HARPER WOODS, MI – A relatively small but noteworthy member of the Ward’s Megadealer 100 is the Stewart Management Group.
The group is based in this northeast Detroit suburb, but sells a lot of cars in three southern states where all but one of its outlets are located. It consists of four Chevrolet stores and adealership.
The group totaled sales of 8,254 new and used vehicles in 2009, owing largely to pre-owned volume that was triple that of new units.
“That trend is continuing in 2010, with used cars hot,” says CEO Gordon Stewart, who foresees a good year for both new and used deliveries.
“We’re targeting for at least a 25% jump in sales above 2009 levels,” he says. “Signs are that the market is back like it was before the 2008-2009 recession, with leasing available across the board and incentives making deals very affordable.”
Stewart, 65, began as a Chevrolet dealer in Augusta, GA.
The Chevy store in Augusta is being replaced by an all-new structure under the brand's “IMAGE” modernization program, with a similar project planned for Gordon Chevrolet in Garden City, MI.
A 17,000-sq.-ft. (1,579-sq.-m) used-car building has been built at thestore in Hoover, a suburb of Birmingham, AL. The Stewart Toyota-Scion store is managed by son Gordon Stewart, Jr., 40.
“Southern customers are a different breed than those in Michigan,” the senior Stewart says.
Susan Ianni, a 26-year employee is general manager of the Garden City dealership. “Susan is symbolic of the growing role of women in the dealership world as principals, managers and owners,” says her boss.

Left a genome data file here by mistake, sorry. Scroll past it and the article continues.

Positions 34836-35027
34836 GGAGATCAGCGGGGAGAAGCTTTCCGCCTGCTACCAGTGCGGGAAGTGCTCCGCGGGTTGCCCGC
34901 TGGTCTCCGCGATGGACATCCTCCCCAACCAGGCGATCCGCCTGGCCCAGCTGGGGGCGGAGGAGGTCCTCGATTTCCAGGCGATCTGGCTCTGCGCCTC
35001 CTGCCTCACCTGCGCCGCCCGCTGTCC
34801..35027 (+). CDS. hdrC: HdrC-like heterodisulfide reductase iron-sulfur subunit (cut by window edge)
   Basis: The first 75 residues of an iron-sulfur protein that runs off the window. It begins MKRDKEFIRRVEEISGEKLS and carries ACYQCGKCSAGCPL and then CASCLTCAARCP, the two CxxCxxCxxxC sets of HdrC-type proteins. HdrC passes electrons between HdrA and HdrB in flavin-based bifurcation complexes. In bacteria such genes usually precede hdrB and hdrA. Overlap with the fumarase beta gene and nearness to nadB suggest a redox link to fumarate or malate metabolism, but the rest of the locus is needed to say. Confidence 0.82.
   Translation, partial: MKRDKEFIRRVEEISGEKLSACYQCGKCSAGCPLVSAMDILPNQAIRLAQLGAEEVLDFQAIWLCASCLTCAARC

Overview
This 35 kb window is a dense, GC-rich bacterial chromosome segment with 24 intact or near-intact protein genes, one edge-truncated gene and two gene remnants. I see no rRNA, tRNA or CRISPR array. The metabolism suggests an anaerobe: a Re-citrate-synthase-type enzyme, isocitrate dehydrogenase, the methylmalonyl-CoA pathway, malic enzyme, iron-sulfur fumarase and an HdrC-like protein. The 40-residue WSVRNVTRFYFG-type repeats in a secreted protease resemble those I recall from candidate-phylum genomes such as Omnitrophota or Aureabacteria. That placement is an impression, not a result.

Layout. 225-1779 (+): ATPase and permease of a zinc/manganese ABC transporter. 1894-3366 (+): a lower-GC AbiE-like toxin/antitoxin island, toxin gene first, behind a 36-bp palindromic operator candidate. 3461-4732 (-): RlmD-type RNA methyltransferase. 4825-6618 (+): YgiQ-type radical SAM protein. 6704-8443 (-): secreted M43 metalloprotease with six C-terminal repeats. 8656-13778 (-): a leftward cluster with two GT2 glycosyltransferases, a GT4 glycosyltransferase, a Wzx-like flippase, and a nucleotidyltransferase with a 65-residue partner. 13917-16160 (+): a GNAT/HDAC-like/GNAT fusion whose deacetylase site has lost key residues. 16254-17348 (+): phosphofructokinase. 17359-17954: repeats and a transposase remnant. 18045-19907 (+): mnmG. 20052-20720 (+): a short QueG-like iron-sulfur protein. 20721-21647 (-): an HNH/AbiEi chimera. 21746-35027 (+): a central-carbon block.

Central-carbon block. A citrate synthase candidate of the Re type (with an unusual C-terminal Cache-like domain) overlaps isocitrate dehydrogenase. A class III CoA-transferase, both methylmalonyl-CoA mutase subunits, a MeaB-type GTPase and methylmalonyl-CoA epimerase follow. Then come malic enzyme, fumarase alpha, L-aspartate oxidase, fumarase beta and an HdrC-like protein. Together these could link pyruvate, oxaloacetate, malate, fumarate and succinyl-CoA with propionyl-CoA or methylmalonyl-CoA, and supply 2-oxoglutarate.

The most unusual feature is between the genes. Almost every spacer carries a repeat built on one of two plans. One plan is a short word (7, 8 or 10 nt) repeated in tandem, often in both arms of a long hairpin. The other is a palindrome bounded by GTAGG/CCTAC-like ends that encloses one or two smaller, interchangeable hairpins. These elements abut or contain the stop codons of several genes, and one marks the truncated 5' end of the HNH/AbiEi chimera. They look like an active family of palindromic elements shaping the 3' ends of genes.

The Stewart dealerships’ 450 employees consistently vote their employer as the best in their communities, citing benefits and working conditions.
Stewart suspects “lawyers will try to make hay out of the Toyota (sudden-acceleration) situation. But Chevrolet over the years has gone through dozens of recalls and we’re used to handling them and keeping our CSI (customer satisfaction index ratings) up, to boot.”
A thoughtful and occasionally outspoken dealer who is respected by his peers, Stewart citesCo.’s mistakes over the past 20 years as the Saturn introduction, “overdealering” of Chevrolet in metro markets and reducing dealer margins, such as 3.5% for the Chevrolet Camaro.
It made no sense to create Saturn “and cut into Chevrolet dealers and the investments,” says Stewart. “Nor for GM to wait so long to pare down the Chevy dealership totals, as they’re trying to do now.
“My Toyota store in Birmingham has just two Toyota competitors. The Detroit Chevy dealership total has been cut, finally, from 46 to 31.”
Stewart is a fan of Internet selling, finding that up to 80% of shoppers go online to check Chevrolet and Toyota list prices and options.
His ad budgets are apportioned differently across his group's markets. He does 100% radio for the metro Detroit store. It’s all TV advertising in Birmingham; Augusta; Orange Park, FL, near Jacksonville; and Tampa, FL.
“Would I consider another franchise or new Chevy location?” Stewart asks. “Only if there were strong dealers in the mix and not a lot of losers.
“But we run optimistic at Stewart. We average 500,000 hits a month on our five stores’ Internet sites. That kept us busy and profitable through the first quarter of 2010 and GM's reorganization.